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Jim Murray

The Ivy Fan's Chicago Bear Retiring, Too

December 31, 1987|Jim Murray

On Sunday, Dec. 20, in Soldier Field, Chicago, a player who has meant a great deal to the Chicago Bears and their gaudy history played his last league home game.

The CBS cameras were not on him, no banners hung from the quaint columns of that ancient arena, no farewell speeches were uttered and his number was not taken out of the lineup and retired with honor until such time as it will hang in the Canton Hall of Fame.

Walter Payton was the one given the sendoff of a Caesar. Gary Fencik was probably just asked to remember to turn in his playbook. And, maybe, turn out the lights.

But Gary Fencik was a Chicago Bear of an old familiar mold for 12 years--the tough, aggressive guy with the tough, aggressive style of play and the nose to prove it, broken.

Guys with names like Fencik have been dotting Chicago Bear lineups for half a century. You can always tell a Chicago Bear name. They have a ring all their own--Lujack, Maniaci, Nagurski, Halas, Casares, Feathers, Butkus, Marconi, Buffone, Manders, Masterson, Osmanski, Nolting, Ronzani, Singletary and BillGeorge, pronounced as one word. And Gary Fencik. A sound like a train hitting a produce truck at a crossing.

What set Gary Fencik apart was he was probably the only Chicago Bear in history who had his nose broken by Harvard. Yale players go into bonds, not Bears. Not too many guys whose school fight song is "Boola, Boola" and was written by Cole Porter get to join an NFL secondary.

Nor was Gary Fencik drafted by the Bears. The pros don't like to waste draft choices on Ivy Leaguers unless they are specialists, like place-kickers or punters. The Fight Fiercelies don't make the transition well to milieus where people don't speak in whole sentences.

Gary came highly recommended. He had torn Harvard and Princeton apart. But the pros weren't impressed.

The Ivy League thought Fencik was a wide receiver. The pros knew better. In the pros, wide receivers come out of obscure colleges in West Texas--and off the Olympic relay team. They weren't impressed by Fencik's derring-do for old Eli. The NFL wasn't the tables down at Mory's.

The pros couldn't understand why he didn't just go into the State Department, like George Bush. "This ain't Columbia, kid," was their attitude.

Well, Gary Fencik caught 82 passes for 1,435 yards and 7 touchdowns in his career at Yale. He caught 40 for 487 yards and 1 touchdown in his career at Chicago.

The difference was, at Yale, they were aiming for him. At Chicago, the last guy in the world the passer wanted to see with the ball was Fencik.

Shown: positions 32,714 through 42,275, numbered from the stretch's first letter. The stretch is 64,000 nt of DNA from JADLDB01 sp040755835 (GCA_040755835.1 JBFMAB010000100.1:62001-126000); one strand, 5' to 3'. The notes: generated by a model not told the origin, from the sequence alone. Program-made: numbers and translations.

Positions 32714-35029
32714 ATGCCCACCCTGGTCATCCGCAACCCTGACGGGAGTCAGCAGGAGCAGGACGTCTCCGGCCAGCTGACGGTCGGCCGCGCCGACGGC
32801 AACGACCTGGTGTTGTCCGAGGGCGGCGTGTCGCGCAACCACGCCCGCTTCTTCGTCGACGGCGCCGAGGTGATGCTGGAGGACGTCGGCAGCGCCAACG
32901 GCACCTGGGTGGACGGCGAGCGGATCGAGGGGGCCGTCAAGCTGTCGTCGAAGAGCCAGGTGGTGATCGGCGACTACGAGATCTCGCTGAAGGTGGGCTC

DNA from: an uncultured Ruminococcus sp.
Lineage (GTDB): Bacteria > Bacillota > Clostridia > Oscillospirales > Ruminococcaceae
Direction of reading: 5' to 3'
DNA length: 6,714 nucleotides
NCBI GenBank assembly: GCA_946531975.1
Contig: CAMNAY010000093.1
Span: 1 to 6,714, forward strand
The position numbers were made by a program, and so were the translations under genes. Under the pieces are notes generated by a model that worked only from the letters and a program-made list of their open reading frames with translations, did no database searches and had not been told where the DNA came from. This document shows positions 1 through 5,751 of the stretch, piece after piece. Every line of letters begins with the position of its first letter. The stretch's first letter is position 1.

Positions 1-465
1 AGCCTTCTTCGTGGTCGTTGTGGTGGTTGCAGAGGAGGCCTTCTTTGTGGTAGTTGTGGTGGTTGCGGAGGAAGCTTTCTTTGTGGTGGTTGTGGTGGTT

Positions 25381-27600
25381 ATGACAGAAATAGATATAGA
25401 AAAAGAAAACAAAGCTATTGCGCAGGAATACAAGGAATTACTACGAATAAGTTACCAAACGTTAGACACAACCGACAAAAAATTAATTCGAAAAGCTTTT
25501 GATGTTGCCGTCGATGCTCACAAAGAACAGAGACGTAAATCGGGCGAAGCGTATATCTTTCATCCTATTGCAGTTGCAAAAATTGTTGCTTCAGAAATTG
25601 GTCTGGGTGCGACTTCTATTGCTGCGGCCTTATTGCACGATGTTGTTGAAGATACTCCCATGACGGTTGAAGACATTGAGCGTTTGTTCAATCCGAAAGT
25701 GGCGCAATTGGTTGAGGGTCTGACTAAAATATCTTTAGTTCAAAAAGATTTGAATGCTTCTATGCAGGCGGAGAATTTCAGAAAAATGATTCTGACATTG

When Gary wasn't catching footballs for the Chicago Bears, he was catching the guys with them. He made more tackles, more than 1,100, than any other Bear in history.

The Bears made a defensive back, a free safety, out of him. At first, they put him out there and tried not to look--and hoped they wouldn't get nasty letters from the Yale Corporation.

But they soon found out that this refugee from the bond market was not just another Wall Street Bear but a Monster of the Midway in his own right. If it moved, Gary hit it.

The Bears of those days were something less than Super Bowl status. But they did have two quality attractions. Walter Payton scored touchdowns, and Gary Fencik stopped them. Payton made more yards than any other back in Bear history. Fencik made more tackles. Payton became a media darling, Fencik became No. 45.

Their careers not only coincided, they complemented. Payton got the yards, Fencik got the ball. In addition to his 1,100 tackles and 40 interceptions, he recovered 12 fumbles and was credited with batting down 95 passes.

Walter Payton is retiring this year in a sentimental binge of farewells. No. 34 will hang in the rafters someplace, never to be worn by another Bear. His biography will hit the bookstalls next spring.

No. 45 will be worn by whatever guy comes along with a slip for a uniform and a locker next season. He won't be from Yale. He'll never have beaten Harvard.

Yale hopes to get its first President since William Howard Taft next year. Fencik hopes it gets its first player to play in two Super Bowls since Calvin Hill.

Game balls are awarded in football to guys without whom that game would not have been won. Gary Fencik has eight of them.

But no one stops the game to salute the end of his 12 years of impeccable service as a defensive back. There are no pregame ceremonies or civic parades for Gary Fencik. He confidently expects some day, when he lets drop the information that he played for more than a decade with the Chicago Bears, to be asked, "Oh? Did you by any chance know Walter Payton?"

At the Coliseum Sunday, the message board was lit up with goodbys to Payton, highlight films of his longest runs, head shots of him tearfully waving farewells to his fans.

On the wall to the tunnel was a huge sign. It read "Thank You, Walter!" And below that "Thank You, Gary!"

A police officer stopped, studied it for a moment. "Who's Gary?" he asked.

Back at the Yale Club, that wouldn't be the problem. "Who's Walter?" they'd want to know.

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